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Department Focuses on F-35 Costs, Fair Tanker Competition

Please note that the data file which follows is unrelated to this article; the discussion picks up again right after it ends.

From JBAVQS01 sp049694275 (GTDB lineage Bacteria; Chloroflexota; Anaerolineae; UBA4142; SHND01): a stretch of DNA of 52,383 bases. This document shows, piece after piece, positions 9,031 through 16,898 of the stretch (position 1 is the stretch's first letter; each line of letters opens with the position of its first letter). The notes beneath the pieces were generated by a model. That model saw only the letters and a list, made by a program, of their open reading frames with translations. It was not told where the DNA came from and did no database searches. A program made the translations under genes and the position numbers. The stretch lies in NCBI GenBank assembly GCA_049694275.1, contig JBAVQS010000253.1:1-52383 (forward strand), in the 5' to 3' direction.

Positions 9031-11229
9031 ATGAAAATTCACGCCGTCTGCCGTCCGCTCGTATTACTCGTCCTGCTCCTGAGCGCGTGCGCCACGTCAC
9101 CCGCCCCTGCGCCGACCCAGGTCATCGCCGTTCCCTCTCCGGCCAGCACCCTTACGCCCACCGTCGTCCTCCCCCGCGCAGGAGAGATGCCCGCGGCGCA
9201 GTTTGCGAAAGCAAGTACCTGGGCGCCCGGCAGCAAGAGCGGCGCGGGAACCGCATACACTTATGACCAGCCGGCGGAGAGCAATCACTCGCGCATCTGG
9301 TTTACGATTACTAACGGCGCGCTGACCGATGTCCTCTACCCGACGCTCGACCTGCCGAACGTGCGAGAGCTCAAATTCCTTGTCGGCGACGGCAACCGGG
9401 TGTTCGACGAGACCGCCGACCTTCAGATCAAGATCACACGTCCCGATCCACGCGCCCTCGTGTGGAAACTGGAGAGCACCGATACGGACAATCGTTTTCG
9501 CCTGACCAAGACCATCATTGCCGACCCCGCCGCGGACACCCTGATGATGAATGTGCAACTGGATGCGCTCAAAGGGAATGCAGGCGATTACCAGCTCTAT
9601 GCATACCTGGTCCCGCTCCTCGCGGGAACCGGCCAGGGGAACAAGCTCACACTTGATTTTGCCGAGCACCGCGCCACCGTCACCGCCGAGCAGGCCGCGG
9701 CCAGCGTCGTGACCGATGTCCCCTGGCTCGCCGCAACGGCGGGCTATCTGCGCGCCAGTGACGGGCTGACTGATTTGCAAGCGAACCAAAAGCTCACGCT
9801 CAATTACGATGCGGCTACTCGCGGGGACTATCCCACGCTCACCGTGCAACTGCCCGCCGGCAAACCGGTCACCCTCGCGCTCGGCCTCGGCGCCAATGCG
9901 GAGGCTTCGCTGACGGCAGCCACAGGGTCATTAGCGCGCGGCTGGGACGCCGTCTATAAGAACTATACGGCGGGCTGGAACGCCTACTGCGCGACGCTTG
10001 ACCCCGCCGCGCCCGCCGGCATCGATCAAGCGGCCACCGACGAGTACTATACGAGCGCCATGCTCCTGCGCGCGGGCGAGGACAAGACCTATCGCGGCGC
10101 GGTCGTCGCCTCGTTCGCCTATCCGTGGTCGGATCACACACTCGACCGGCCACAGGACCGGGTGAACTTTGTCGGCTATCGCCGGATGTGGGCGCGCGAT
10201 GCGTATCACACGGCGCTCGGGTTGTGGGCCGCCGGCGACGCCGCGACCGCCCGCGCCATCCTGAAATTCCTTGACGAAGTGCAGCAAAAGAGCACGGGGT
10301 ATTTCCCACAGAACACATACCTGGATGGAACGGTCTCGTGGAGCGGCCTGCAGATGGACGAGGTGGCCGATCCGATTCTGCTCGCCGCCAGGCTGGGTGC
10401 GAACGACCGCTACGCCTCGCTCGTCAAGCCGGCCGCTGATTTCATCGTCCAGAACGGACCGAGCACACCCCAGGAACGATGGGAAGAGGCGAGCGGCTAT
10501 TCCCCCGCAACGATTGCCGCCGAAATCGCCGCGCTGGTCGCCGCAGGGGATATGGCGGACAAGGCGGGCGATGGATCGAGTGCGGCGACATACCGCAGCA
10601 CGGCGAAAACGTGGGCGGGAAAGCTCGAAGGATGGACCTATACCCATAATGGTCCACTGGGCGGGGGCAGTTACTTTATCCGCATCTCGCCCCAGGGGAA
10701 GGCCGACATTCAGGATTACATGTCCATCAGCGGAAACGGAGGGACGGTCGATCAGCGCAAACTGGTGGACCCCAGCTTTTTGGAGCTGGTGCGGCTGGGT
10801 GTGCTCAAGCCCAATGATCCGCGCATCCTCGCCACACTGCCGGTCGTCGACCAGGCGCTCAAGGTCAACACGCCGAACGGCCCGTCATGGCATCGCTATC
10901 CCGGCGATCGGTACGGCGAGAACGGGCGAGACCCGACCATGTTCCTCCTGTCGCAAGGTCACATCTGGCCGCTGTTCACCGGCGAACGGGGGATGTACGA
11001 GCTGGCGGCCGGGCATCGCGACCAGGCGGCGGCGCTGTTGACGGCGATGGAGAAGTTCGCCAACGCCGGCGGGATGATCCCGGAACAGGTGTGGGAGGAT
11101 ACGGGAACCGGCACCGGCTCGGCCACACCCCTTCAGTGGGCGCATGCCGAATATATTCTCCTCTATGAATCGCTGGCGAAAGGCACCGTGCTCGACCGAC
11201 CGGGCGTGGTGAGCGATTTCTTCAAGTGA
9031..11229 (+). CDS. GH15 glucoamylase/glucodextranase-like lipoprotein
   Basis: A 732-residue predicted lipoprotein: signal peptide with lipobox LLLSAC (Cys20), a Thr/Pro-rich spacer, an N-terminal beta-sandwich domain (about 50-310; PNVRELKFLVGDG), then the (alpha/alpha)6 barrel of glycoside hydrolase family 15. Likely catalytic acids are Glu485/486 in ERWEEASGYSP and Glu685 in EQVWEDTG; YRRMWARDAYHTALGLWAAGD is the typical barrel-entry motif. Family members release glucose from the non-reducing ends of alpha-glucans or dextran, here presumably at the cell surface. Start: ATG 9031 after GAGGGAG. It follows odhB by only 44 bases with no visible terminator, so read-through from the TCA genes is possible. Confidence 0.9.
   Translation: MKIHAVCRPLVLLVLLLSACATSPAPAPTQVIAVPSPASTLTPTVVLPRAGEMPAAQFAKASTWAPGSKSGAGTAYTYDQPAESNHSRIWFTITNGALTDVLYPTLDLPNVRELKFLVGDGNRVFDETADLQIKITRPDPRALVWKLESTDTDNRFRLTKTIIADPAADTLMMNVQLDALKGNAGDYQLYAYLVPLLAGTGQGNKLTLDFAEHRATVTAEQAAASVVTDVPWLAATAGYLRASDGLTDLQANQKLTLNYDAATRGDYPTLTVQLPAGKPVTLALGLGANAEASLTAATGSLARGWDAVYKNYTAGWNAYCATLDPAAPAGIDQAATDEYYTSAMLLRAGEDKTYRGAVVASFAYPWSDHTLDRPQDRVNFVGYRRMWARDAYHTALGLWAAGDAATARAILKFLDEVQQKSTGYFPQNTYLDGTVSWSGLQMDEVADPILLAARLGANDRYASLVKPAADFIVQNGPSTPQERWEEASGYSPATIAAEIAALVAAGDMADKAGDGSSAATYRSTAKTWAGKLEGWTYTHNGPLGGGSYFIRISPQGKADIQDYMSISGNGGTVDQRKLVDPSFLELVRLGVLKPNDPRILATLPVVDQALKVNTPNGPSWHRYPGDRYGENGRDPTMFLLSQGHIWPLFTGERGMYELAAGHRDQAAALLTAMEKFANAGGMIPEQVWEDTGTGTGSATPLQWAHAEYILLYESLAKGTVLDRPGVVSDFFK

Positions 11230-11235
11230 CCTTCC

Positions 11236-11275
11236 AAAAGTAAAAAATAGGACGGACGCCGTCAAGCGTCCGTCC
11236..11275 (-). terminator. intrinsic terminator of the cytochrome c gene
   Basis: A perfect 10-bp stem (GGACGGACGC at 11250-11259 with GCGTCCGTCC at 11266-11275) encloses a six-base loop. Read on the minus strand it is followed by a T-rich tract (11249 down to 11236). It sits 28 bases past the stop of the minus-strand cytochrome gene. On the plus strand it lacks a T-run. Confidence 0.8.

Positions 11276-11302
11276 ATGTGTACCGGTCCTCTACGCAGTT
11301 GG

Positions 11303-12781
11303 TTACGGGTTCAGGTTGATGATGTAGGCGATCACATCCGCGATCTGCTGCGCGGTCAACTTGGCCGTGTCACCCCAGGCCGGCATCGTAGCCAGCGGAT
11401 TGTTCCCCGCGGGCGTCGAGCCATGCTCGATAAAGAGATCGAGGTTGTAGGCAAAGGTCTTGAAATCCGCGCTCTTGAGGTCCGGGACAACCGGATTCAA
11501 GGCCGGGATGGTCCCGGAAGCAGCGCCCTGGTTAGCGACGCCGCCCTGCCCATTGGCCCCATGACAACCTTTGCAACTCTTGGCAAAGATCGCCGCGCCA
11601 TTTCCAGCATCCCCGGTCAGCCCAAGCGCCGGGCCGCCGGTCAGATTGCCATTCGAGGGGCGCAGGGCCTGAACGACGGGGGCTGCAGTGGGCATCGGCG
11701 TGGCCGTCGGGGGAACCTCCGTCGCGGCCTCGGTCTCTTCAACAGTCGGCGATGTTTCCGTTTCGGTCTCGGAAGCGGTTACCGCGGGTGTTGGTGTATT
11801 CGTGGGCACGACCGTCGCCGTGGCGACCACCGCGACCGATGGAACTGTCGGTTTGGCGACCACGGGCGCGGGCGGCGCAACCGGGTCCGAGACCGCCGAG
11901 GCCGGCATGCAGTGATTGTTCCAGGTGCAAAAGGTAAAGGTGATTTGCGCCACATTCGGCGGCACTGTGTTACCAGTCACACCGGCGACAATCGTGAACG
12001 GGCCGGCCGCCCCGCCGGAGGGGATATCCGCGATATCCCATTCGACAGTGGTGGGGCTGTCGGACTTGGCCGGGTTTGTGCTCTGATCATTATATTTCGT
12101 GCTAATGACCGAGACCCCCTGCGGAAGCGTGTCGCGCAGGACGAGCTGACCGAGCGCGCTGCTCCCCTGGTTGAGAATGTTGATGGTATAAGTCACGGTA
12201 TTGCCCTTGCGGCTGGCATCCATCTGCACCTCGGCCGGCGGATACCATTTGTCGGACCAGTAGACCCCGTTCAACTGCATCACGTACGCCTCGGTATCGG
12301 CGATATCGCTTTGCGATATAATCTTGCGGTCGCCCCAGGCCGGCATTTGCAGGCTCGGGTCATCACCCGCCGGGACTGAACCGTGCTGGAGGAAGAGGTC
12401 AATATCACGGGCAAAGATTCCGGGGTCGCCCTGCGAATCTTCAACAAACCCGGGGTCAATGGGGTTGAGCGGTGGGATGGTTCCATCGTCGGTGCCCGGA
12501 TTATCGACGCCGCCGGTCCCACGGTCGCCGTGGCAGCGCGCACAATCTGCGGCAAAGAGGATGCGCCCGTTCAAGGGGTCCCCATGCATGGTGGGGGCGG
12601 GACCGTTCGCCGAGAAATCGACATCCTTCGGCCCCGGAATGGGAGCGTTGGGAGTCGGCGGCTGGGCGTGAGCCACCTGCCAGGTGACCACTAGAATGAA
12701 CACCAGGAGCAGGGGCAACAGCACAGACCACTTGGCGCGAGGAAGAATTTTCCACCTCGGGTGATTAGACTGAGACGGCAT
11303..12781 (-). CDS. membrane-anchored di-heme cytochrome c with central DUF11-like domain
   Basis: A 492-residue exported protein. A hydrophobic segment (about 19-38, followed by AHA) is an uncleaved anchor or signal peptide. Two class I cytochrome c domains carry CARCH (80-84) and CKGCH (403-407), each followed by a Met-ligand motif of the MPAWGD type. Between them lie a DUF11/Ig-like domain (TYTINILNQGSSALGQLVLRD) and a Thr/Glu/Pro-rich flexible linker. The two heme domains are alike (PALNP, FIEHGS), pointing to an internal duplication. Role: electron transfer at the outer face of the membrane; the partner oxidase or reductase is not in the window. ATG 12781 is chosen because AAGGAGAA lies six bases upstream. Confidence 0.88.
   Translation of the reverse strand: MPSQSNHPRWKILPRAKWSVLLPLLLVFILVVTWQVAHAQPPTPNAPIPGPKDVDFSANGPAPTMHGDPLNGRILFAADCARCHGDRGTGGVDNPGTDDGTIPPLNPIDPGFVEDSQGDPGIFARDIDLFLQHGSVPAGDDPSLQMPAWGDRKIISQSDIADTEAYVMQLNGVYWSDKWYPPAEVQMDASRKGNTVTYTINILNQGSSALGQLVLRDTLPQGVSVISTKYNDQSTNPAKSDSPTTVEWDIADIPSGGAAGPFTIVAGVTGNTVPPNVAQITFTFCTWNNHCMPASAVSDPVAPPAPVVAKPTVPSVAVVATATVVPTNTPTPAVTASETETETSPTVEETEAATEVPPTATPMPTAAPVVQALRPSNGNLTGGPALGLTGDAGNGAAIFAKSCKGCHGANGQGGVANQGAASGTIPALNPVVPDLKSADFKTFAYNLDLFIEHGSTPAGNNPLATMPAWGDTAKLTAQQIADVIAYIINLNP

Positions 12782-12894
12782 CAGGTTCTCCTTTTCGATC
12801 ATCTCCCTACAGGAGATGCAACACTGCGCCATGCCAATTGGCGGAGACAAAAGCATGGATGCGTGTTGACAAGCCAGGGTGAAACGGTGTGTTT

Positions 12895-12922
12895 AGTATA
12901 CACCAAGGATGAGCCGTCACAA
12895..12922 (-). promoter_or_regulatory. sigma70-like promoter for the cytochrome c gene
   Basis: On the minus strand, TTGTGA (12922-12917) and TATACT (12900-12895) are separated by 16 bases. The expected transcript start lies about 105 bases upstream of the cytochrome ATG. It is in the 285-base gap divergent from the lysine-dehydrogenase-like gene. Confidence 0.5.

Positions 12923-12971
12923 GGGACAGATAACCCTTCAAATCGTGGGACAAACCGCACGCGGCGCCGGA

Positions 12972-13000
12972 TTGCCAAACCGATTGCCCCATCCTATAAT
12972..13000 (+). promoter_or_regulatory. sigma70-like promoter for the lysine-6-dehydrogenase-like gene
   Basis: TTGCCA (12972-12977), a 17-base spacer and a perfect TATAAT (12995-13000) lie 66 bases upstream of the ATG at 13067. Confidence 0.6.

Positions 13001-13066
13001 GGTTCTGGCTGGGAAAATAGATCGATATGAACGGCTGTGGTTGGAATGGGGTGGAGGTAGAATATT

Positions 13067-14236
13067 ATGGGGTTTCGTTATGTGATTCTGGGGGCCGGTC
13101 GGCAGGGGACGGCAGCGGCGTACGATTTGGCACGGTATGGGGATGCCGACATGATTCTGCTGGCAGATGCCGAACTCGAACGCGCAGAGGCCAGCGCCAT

Printer Friendly VersionPrinter Friendly VersionSend to a FriendSend to a FriendNEW YORK, Dec. 3, 2009 – Pentagon officials are working to halt spiraling costs in the F-35 Lightning II joint strike fighter aircraft program, while ensuring competition for a new refueling tanker remains fair to all contenders, Deputy Defense Secretary William J. Lynn III said here yesterday.  Lynn told the Aerospace and Defense Conference he’s concerned about both “cost and schedule challenges” associated with the next-generation fighter aircraft that Defense Secretary Robert M. Gates calls “the heart of the future of our tactical combat aviation.” “We don’t like some of the trends we see, and we are determined not to accept those trends,” Lynn told the audience of aerospace executives. Defense Department officials are reviewing the program and exploring ways to get the contractor, Lockheed Martin Corp., to share in the cost of scheduling delays, he said. Meanwhile, they’re revising and restructuring the program to make sure it delivers on schedule. The big question, Lynn told the group, is: “Can we make the test program more robust and more redundant so to ensure the development comes in a timely way?” Asked about the contentious aerial tanker competition, Lynn said Pentagon officials are striving “to play it right down the middle” to ensure it doesn’t favor either Northrop Grumman Corp. or Boeing Co. “We want a fair competition; we want a balanced competition,” Lynn said. “We think that is what will give the best value to the taxpayer.” The issue involves a contract for 179 aerial refuelers estimated at about $35 billion. The new tankers will replace the aging KC-135R Stratotanker fleet. Gates told the Senate Armed Services Committee yesterday he wants both contractors vying to build the tanker to remain in the competition. “We believe that both of the principal competitors are highly qualified, and we would like to see competition continue in the process,” Gates said. Northrop-Grumman has threatened to withdraw from the competition if the bidding terms aren’t changed, complaining that they favor Boeing. Boeing, on the other hand, contested the initial contract award to a Northrop Grumman/EADS/Airbus consortium in February 2008. The Government Accountability Office reviewed the protest and recommended that the Air Force rebid the contract due to irregularities in the contracting process. Lynn said yesterday he’s not surprised that both contenders, in comments about the new draft request for proposal, “argued for changes that would stress some of the benefits of their individual aircraft.” “We are going to have to play this down the middle, take fair account of any comments that are made by both sides, and move through this,” he said. “We very much want to have competition, … and we can’t favor one side over the other.” Lynn said he expects the department to issue a final request for proposals in January. The Air Force will be the source selection authority for the new tanker, Gates announced during the Air Force Association’s Air and Space Conference in September. Defense Department officials are working closely with the Air Force to design the strategy leading up to the selection, Lynn told reporters during a late November Pentagon news conference.